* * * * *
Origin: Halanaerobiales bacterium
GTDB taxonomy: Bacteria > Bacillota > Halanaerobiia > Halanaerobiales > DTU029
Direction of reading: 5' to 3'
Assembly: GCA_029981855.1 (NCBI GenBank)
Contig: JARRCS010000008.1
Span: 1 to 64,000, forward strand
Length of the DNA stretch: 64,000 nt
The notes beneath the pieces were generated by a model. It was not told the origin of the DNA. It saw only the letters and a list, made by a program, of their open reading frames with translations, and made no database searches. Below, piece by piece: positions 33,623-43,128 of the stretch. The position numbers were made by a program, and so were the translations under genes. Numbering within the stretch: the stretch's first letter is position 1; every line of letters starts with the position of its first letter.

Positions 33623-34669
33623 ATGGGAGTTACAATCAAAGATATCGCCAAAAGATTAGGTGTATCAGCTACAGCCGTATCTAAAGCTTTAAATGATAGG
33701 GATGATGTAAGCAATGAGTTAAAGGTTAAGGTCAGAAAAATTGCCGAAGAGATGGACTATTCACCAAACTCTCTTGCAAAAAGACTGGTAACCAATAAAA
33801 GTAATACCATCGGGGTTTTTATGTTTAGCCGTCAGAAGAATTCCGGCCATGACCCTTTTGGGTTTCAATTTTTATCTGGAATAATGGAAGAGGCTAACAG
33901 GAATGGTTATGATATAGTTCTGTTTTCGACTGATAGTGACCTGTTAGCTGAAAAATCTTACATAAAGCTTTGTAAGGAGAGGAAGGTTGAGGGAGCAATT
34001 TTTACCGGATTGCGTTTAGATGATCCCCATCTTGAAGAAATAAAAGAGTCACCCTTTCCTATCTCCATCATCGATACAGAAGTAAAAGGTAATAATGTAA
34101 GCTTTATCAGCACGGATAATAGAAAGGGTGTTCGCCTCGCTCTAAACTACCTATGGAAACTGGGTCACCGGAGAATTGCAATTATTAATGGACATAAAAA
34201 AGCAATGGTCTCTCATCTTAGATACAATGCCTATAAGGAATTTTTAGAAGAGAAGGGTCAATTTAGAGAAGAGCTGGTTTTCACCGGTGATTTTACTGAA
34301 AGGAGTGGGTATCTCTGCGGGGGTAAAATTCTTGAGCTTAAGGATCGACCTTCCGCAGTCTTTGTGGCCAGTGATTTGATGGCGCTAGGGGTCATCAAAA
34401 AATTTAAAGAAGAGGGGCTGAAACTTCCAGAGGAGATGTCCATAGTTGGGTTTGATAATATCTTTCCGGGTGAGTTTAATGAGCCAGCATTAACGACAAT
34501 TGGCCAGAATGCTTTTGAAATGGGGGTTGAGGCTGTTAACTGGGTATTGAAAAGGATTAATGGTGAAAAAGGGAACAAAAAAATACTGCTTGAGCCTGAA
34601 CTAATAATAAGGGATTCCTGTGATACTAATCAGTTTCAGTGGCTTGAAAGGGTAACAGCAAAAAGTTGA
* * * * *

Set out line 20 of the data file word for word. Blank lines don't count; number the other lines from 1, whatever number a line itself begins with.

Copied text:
34601 CTAATAATAAGGGATTCCTGTGATACTAATCAGTTTCAGTGGCTTGAAAGGGTAACAGCAAAAAGTTGA